Pro: Auto-Start/Stop

Hybrid trucks typically switch off the engine when the vehicle is idling, so only the electric motor is running to keep the truck powered up. When you hit the gas pedal, though, it switches back to the engine so you’ve got plenty of pickup power.

The auto-start and stop feature actually extends the lifespan and fuel efficiency of the vehicles, and even reduce emissions.

Pro: More Eco-Friendly

The reduced fuel consumption and decreased emissions means that hybrids are significantly more eco-friendly than regular trucks.

Pro: Higher Resale Value

That’s right: hybrid vehicles retain their value much better than regular engine-powered vehicles. You’re likely to get more (or even all) of your initial investment back when you sell the vehicle, especially within the first 2-4 years. More and more people are making the switch to hybrid trucks, but not everyone can afford brand new. You’ll find there is always a market for hybrid trucks in good condition—plenty of buyers will line up to take it off your hands.

As you can see, there are a lot of great reasons to consider switching to a hybrid truck.

However, there are a few downsides that you need to take into account, too:

Con: Reduced Power

Because the gas engine has an electric motor to support it, it doesn’t need to be as huge or ultra-powerful to keep the truck running. The smaller-sized gas engines do generate fractionally less power than a pure fuel or diesel engine. You’ll find acceleration is a bit slower, and it takes longer to bring the vehicle up to its top speed. The combined power of both electric and gas engine is typically lower than a fuel engine alone.

Con: Higher Maintenance Costs

Any time there is a problem or malfunction, the cost of repairing the vehicle is significantly higher because it requires expertise in both gas engines and electric motors. You’ll likely have to take it to a specialized mechanic or even the manufacturer’s shop, which ends up being pricier than the average repair for a gas engine.

Con: Higher Initial Price

The cost of a beautiful brand new truck is already high enough, but it rises an additional 5-20% when you go hybrid. Hybrid trucks are not cheap to purchase!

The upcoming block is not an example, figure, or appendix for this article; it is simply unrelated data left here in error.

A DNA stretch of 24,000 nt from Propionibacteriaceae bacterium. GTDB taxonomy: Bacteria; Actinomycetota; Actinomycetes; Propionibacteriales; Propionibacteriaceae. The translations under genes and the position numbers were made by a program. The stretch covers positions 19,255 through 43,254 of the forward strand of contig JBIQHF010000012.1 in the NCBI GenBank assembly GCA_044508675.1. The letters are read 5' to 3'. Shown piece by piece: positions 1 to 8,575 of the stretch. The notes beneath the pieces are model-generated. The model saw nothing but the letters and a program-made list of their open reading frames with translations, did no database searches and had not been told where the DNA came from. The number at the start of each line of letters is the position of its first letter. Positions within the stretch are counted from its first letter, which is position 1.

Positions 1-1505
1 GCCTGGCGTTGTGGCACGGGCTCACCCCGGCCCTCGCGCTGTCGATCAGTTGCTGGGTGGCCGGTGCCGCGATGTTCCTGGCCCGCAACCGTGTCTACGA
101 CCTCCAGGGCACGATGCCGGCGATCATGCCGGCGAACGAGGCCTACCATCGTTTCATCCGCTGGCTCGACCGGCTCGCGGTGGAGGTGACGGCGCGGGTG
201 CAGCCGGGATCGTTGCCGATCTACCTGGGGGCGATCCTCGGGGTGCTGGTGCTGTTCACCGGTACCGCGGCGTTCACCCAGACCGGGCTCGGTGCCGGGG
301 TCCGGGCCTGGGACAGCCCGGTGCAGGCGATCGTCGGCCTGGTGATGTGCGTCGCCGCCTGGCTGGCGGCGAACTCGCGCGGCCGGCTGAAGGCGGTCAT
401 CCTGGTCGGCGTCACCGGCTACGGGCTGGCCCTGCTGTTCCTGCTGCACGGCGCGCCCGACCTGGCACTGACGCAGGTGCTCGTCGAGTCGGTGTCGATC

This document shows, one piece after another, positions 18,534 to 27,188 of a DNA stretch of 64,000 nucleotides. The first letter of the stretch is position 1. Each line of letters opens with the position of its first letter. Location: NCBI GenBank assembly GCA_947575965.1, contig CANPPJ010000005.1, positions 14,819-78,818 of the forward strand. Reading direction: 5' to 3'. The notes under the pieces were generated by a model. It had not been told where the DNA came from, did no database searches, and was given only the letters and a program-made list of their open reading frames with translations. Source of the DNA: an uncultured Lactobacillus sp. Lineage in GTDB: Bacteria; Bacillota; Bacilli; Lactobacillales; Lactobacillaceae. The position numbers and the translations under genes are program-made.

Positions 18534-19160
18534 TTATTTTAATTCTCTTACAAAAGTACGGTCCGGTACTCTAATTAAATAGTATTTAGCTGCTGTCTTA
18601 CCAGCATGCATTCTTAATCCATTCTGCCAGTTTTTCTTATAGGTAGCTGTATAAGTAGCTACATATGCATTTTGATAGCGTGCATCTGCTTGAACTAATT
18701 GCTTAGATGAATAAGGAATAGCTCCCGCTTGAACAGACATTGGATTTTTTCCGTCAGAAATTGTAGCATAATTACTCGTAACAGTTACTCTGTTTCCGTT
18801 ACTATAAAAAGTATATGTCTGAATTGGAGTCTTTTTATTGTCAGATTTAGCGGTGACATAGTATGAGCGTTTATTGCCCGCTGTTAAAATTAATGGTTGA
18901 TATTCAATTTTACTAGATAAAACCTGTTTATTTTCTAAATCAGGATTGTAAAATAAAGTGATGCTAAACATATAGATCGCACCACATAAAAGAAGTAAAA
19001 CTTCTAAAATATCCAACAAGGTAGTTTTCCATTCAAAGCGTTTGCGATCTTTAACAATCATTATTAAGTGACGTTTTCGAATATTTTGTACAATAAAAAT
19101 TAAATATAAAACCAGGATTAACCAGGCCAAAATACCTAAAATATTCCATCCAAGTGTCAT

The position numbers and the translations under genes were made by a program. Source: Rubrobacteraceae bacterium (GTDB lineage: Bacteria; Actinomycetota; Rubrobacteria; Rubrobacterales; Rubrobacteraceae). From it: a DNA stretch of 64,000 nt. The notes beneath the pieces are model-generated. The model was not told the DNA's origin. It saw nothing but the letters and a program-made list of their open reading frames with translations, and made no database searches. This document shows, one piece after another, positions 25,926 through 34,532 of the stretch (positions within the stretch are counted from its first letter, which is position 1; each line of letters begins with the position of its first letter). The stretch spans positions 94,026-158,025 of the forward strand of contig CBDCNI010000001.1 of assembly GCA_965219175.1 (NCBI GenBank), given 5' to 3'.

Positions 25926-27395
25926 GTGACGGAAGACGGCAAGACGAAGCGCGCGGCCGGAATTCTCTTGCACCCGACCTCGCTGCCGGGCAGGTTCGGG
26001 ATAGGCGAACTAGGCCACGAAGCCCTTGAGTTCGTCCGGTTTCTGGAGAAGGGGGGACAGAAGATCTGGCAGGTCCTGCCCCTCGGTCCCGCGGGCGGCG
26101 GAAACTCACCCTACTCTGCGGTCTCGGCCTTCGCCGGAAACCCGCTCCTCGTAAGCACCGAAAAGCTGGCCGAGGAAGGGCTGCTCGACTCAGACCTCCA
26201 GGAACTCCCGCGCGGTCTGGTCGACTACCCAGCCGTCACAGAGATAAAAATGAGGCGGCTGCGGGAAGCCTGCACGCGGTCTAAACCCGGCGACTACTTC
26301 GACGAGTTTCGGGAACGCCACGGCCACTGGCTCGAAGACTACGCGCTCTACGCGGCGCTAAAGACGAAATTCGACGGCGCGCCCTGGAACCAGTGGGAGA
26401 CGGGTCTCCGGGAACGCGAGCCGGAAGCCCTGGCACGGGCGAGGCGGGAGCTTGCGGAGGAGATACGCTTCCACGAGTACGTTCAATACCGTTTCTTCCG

Con: Expensive Battery

With a hybrid vehicle, you can’t just pop into your local AutoZone or PepBoys to pick up a new battery. You’ll have to order a specialized, dedicated battery designed specifically for your truck. These tend to be significantly pricier.

Con: Poorer Handling

In order to make space for the additional electric motor, car manufacturers shrink the size of the gas engine and eliminate other structural components (including braces/supports). This leads to poorer handling, a higher center of gravity, and less efficient weight distribution.

It’s important that you consider both the pros and the cons before you make your decision! Though electric and hybrid trucks have the potential to be the “way of the future”, they’re still lacking in certain areas that make them less than ideal for those who like the power and speed of a standard gas or diesel truck.

Keep that in mind as you consider the trucks we listed above.

Hybrid Trucks FAQs

Are hybrid trucks worth it?

The answer to this question depends on what matters most to you.

If you care more about being eco-friendly, cutting gas and oil costs, getting a tax break, and ultimately re-selling your vehicle at a higher price, then hybrid trucks are definitely worth it.

But if you care more about max power and acceleration, precision handling, and buying a more affordable truck, you may want to consider a standard gas or diesel truck.

Why don’t they make a diesel hybrid?

Diesel engines are already very fuel-efficient and produce high amounts of power, both factors that electric vehicles were created to improve. While their soot/emissions output has the potential to be higher than gas engines, the truth is that most modern diesel engines utilize specialized engine fluid that burns fairly clean—cleaner even than most gas trucks.

To combine the diesel engine and electric motor into the “hybrid” would both add excessive weight and drive up the cost. Ultimately, it just doesn’t make smart sense to combine diesel and electric power.

Do you charge hybrid trucks?

You do not!

Hybrid trucks are designed with self-recharging batteries (which draw power from the regenerative braking system and other internal systems) to tank up the battery. There is no need to plug in a hybrid truck like you would an electric truck.